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OSHKOSH 2009: Cessna to begin SkyCatcher deliveries in 4Q

Cessna is ready to begin deliveries in the fourth quarter of its 162 SkyCatcher light sport aircraft (LSA), having just completed flight testing to American Society of Testing and Materials (ASTM) standards.

The manufacturer announced at AirVenture 2009 in Oshkosh that the SkyCatcher is now in compliance with ATSM standards, which takes the place of formal US FAA certification for LSA aircraft. Cessna was originally scheduled to complete ATSM flight testing at the end of last year but the programme was set back by two crashes.

Cessna has secured over 1,000 orders for the SkyCatcher and says the first aircraft is now scheduled to be delivered in the fourth quarter of this year. SkyCatcher project engineer Neal Willford says Cessna is not yet ready to say how many aircraft will be delivered this year, explaining that a new delivery schedule is still being worked on. He says Cessna's Chinese partner, Shenyang Aircraft, will eventually produce 600 SkyCatchers per year but it has not yet decided how long it will take before full rate production is reached.

Willford says Shenyang Aircraft is now doing first article inspection on the fuselage of the first production aircraft. Shenyang will be responsible for producing and assembling all the production aircraft and flight testing each aircraft to Cessna standards. Each aircraft will then be disassembled and shipped to Wichita, where four to six weeks later the aircraft will be reassembled and flight tested again prior to delivery.

While ATSM testing was scheduled to be completed by the end of 2008 Cessna wasn't originally scheduled to begin SkyCatcher deliveries until the second half of 2009 due to the time it takes for Shenyang to prepare the tooling required to manufacture production aircraft. Willford says Cessna has been able to speed up this process and offset delivery delays caused by delays in the flight test programme by producing in Kansas the vertical tails and rudders for the first batch of production aircraft. These parts along with part of the aluminium seat have already been shipped to China.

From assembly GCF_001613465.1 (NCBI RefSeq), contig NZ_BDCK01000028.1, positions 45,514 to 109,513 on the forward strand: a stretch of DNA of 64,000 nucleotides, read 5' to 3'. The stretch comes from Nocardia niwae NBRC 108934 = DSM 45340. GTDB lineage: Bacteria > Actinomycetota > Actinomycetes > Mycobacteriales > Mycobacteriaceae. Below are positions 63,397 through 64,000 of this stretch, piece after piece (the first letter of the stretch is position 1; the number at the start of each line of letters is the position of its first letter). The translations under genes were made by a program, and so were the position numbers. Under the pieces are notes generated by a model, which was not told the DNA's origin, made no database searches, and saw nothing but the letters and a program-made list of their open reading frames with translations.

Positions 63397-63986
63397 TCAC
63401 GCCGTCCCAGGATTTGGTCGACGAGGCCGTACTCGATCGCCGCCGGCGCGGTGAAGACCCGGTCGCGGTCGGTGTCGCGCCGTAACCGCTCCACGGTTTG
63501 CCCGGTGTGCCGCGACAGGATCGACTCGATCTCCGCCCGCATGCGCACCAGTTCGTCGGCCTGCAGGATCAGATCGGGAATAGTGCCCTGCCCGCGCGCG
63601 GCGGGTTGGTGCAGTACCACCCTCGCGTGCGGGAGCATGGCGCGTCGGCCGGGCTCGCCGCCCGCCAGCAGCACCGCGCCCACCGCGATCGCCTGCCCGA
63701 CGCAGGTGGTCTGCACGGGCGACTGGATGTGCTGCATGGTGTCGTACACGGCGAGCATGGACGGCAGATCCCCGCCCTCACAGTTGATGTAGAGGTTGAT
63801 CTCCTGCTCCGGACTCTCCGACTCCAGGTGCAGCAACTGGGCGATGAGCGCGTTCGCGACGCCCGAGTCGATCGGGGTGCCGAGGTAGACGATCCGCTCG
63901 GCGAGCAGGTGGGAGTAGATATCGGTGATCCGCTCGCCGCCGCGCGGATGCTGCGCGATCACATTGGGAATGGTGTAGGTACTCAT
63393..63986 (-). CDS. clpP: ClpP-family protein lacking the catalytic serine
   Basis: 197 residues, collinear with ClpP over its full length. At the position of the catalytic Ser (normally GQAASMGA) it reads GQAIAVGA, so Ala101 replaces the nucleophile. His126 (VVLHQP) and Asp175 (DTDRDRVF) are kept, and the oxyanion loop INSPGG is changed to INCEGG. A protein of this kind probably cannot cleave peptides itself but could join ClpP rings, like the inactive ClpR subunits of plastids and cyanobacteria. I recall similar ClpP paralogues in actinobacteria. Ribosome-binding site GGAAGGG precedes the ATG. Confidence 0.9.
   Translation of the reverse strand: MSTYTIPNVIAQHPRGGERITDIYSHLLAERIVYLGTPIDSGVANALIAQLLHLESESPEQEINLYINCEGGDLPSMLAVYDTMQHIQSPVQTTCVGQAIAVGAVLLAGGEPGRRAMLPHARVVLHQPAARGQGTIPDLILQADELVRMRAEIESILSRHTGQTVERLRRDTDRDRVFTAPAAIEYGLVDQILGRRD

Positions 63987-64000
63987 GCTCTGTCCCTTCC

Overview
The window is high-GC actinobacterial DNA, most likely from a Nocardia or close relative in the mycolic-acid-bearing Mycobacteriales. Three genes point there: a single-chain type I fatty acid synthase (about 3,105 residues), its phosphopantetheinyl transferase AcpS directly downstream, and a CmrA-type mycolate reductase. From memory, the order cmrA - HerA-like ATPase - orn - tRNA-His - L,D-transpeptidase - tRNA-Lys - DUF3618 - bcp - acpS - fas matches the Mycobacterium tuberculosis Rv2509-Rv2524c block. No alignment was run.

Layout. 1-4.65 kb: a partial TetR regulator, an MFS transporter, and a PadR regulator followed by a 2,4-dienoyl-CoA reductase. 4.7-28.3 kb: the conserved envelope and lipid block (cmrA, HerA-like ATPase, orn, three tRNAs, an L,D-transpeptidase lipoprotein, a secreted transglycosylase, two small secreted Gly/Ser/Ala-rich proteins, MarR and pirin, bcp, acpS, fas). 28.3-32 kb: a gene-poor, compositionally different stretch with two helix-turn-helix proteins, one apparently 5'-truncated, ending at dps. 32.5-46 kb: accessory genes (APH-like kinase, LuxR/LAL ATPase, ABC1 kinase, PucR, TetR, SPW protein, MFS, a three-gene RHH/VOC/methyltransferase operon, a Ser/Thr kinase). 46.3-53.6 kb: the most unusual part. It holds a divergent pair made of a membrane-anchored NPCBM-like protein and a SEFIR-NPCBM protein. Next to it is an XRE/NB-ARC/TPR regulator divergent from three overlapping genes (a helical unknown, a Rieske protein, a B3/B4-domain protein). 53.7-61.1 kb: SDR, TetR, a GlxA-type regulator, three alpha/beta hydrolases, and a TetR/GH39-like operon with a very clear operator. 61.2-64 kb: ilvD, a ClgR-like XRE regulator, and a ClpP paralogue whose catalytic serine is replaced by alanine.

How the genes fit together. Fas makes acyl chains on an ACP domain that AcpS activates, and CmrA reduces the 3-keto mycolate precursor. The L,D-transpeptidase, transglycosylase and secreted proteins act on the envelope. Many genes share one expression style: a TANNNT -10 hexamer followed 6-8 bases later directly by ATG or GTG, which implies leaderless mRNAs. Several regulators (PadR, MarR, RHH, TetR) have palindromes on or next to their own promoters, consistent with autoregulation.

While Cessna waits for the first production aircraft to finish in China, Cessna after AirVenture will be using the only prototype to flight test optional equipment. This prototype crashed in March during a spin but was rebuilt after the crash using a new wing and tail that was produced in China. The first prototype crashed and was destroyed last September during a spin. Several changes were made after each crash to improve the aircraft's design and handling.

Willford says in September the prototype will be sent to King Schools to complete videos which will be used as part of a new Web-based flight training system that Cessna will offer in partnership with King.

Cessna vice president of propeller aircraft sales John Doman expects flight schools to account for 60% of SkyCatcher deliveries. Cessna Pilot Centres account for about one third of total orders and are expected to begin training on SkyCatchers early next year.

"Flight schools are the primary market," Doman says. "The idea is to expand the base and bring more people into aviation. This is an efficient, safe and fun aircraft to fly."

Doman says while one sale has already been sealed at AirVenture, where the SkyCatcher is now on display, sales activity currently is slow. He claims this is not because of the economy but because most potential customers do not want to wait four years for an aircraft.

"Not too many people are keen to sign up right now because of the long lead time," Doman says, adding for the next delivery slot "you are probably looking at 2012".

While the economy has prompted customers for other aircraft types to defer and cancel orders, Doman says that "as far as the SkyCatcher is concerned, the order book is solid".

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